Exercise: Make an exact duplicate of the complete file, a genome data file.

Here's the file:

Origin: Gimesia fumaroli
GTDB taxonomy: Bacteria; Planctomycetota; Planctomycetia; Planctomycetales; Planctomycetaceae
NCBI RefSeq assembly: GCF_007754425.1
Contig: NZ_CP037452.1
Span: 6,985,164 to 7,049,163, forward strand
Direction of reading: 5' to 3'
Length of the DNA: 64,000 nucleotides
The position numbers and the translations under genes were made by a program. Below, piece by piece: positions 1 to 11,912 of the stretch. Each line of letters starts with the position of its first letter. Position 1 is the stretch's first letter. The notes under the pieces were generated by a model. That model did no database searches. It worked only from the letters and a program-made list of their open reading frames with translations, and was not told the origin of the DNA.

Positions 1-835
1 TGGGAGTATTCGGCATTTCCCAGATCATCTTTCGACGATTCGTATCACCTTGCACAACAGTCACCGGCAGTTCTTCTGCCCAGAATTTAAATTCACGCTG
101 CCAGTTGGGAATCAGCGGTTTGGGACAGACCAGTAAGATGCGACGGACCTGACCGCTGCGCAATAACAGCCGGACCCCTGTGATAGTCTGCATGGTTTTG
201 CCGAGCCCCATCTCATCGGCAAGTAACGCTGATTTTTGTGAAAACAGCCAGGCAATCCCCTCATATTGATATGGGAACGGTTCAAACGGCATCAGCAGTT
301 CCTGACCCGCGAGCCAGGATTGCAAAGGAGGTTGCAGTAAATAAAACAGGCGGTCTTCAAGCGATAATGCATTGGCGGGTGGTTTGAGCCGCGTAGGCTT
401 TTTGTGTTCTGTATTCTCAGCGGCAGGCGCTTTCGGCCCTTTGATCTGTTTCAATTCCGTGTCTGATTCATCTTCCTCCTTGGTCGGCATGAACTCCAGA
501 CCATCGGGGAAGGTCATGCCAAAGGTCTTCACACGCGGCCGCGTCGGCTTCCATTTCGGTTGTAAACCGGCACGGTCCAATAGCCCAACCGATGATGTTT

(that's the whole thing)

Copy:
Origin: Gimesia fumaroli
GTDB taxonomy: Bacteria; Planctomycetota; Planctomycetia; Planctomycetales; Planctomycetaceae
NCBI RefSeq assembly: GCF_007754425.1
Contig: NZ_CP037452.1
Span: 6,985,164 to 7,049,163, forward strand
Direction of reading: 5' to 3'
Length of the DNA: 64,000 nucleotides
The position numbers and the translations under genes were made by a program. Below, piece by piece: positions 1 to 11,912 of the stretch. Each line of letters starts with the position of its first letter. Position 1 is the stretch's first letter. The notes under the pieces were generated by a model. That model did no database searches. It worked only from the letters and a program-made list of their open reading frames with translations, and was not told the origin of the DNA.

Positions 1-835
1 TGGGAGTATTCGGCATTTCCCAGATCATCTTTCGACGATTCGTATCACCTTGCACAACAGTCACCGGCAGTTCTTCTGCCCAGAATTTAAATTCACGCTG
101 CCAGTTGGGAATCAGCGGTTTGGGACAGACCAGTAAGATGCGACGGACCTGACCGCTGCGCAATAACAGCCGGACCCCTGTGATAGTCTGCATGGTTTTG
201 CCGAGCCCCATCTCATCGGCAAGTAACGCTGATTTTTGTGAAAACAGCCAGGCAATCCCCTCATATTGATATGGGAACGGTTCAAACGGCATCAGCAGTT
301 CCTGACCCGCGAGCCAGGATTGCAAAGGAGGTTGCAGTAAATAAAACAGGCGGTCTTCAAGCGATAATGCATTGGCGGGTGGTTTGAGCCGCGTAGGCTT
401 TTTGTGTTCTGTATTCTCAGCGGCAGGCGCTTTCGGCCCTTTGATCTGTTTCAATTCCGTGTCTGATTCATCTTCCTCCTTGGTCGGCATGAACTCCAGA
501 CCATCGGGGAAGGTCATGCCAAAGGTCTTCACACGCGGCCGCGTCGGCTTCCATTTCGGTTGTAAACCGGCACGGTCCAATAGCCCAACCGATGATGTTT